2011 Division Previews: NFC North

NFL’s Most Athletically Gifted Tight End

NFC South

NFC West

1. Green Bay Packers (11-5) – I’m as big a Tom Brady fanatic there is, but Aaron Rodgers is the game’s best quarterback at this moment in time.  It helps he can make plays on the run when the pocket collapses, which often happens, behind a very average offensive line.  Still, during these throws on the move, he puts enough mustard behind the pigskin without losing his pinpoint accuracy.  His playoff run last season was extraordinary, one for the ages, aside from the second half of the NFC title game in Chicago.  Yet, Rodgers made the vaunted Steelers defense look like the Akron Zips in the Super Bowl.  Legendary status.  He was on a level few have ever reached before.  With Greg Jennings, Donald Driver, James Jones and Jordy Nelson to zing the rock to, how can you contend with the Packers pass attack?  Oh, and the dynamic Jermichael Finley is returning from injury.  How is this fair?  Also, Ryan Grant will be back to share carries with James Starks in the ground department.  With firepower abundant on offense, it’s clear Dom Capers’ potent defense follows the same route as the high-octane offense.  Charles Woodson, Tramon Williams, Sam Shields and Nick Collins all are threats to make a pick-six at any time during the course of a contest.  With Clay Matthews and B.J. Raji among the elite at their respective positions, should we have the Cheeseheads take on the AFC Pro Bowl squad in Hawaii, granted, they don’t have reservations for Indy come the first Sunday of February.

2. Chicago Bears (10-6) – Are we certain the Bears have offensive issues?  Or are all the pieces in place?  The offensive line remains the team’s biggest weakness, however, it looks much better than it did at this time last year.  Jay Cutler not tough enough?  I beg to differ.  Too inconsistent, throws way too many picks?  Only 16 last season, ten less from the previous campaign.  Consider this: Cutler was seventh-best in yards per pass attempt.  So, he stayed aggressive and took risks, capitalizing on the big play via the air.  He also improved his QB rating by almost eight points from his first run with the Bears.  While the team didn’t reward him with a prime-time addition at receiver, unless you really believe Roy Williams will be revived under former Lions offensive coordinator Mike Martz, they did make it a point to upgrade the goal-line and red zone offense (second-worst scoring percentage among playoff teams) with Marion Barber.  Not a tall, red zone receiving target, but nonetheless, a powerful runner to help the goal-line woes.  Yet, if Devin Hester doesn’t make a significant jump as a receiver, how will the offense be able to compete with the likes of New Orleans, Green Bay, Atlanta, New York and Philadelphia?  Cutler’s No. 1 target, Johnny Knox, was fifth-best in real estate per haul, but only corralled 51 balls in ’10.  Explosive, but not enough touches.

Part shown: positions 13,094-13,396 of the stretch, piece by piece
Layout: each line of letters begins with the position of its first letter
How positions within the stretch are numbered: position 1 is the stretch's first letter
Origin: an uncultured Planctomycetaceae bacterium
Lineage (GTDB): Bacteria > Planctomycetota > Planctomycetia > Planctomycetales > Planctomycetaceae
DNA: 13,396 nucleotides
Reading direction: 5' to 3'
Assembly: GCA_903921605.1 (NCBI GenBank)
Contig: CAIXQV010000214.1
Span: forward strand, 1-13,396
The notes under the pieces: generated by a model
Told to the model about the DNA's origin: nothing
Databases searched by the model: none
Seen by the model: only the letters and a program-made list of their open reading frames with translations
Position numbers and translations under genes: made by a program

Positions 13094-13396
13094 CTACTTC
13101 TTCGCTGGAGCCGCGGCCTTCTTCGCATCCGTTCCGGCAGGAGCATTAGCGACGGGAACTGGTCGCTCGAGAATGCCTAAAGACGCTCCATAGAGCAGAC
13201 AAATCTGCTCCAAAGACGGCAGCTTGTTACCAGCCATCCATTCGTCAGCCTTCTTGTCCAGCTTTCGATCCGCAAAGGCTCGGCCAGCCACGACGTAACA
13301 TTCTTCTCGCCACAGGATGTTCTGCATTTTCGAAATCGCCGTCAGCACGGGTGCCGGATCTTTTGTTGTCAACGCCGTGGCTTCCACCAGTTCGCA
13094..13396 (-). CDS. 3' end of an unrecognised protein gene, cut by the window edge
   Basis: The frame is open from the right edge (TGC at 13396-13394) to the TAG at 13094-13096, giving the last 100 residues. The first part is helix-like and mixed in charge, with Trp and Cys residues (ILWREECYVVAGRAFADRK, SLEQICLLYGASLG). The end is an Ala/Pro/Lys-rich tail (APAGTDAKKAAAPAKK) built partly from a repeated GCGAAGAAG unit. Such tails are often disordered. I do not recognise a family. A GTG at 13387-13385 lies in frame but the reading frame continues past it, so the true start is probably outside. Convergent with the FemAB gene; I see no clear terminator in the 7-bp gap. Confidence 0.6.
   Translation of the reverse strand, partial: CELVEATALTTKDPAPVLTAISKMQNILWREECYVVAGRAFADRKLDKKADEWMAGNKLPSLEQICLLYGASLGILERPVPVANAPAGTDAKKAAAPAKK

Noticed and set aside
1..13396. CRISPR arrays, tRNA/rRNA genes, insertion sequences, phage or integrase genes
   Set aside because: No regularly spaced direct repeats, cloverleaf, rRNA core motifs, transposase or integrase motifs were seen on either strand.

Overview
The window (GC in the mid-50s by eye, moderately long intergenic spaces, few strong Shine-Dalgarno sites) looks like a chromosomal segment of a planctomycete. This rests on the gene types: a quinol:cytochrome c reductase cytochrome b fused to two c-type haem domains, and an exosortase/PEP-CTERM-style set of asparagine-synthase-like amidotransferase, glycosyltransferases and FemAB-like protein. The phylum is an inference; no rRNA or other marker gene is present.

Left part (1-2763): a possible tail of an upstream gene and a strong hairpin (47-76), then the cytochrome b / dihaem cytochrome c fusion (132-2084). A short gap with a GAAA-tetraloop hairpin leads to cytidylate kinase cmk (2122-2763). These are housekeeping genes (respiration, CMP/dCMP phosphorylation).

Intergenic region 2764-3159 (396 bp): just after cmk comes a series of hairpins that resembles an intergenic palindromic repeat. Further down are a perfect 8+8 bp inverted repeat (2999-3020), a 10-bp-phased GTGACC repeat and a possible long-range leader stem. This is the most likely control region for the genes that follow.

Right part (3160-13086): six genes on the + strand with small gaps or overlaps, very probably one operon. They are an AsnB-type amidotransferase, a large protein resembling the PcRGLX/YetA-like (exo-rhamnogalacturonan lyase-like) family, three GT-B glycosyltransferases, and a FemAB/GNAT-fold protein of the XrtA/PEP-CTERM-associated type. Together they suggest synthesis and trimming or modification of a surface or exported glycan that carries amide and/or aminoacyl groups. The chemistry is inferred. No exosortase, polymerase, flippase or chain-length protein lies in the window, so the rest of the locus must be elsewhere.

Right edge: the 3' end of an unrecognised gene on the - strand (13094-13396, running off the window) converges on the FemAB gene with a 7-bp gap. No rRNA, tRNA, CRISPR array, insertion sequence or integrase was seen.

So, where the does the true problem lie?  One word: Martz.  He can either be the reason why the offense transforms into one of the best or it suffers.  Correlation with his play-calling was apparent last season.  Just look at when Cutler threw the ball 39 or more times; the Bears lost on all three occasions.  A more balanced offense, as seen after the Bye week (7-2), could translate into an upright quarterback and more importantly, team success.

Defensively, things are simple to analyze compared to the other side of the ball.  The front-seven is going to be stout like always.  Even better in ’11, when you see how much improved the interior line looks penetrating off the ball.  The concern remains the same, as the secondary is decent at best.  Safety depth, mainly an unpredictable Major Wright starting at free safety, and a lack of premiere corners can be exposed.  In the end, a “bend but don’t break” approach masks the defense’s major deficiency.  However, can the Bears ultimately overcome Martz calling the shots with a suspect group protecting for Cutler?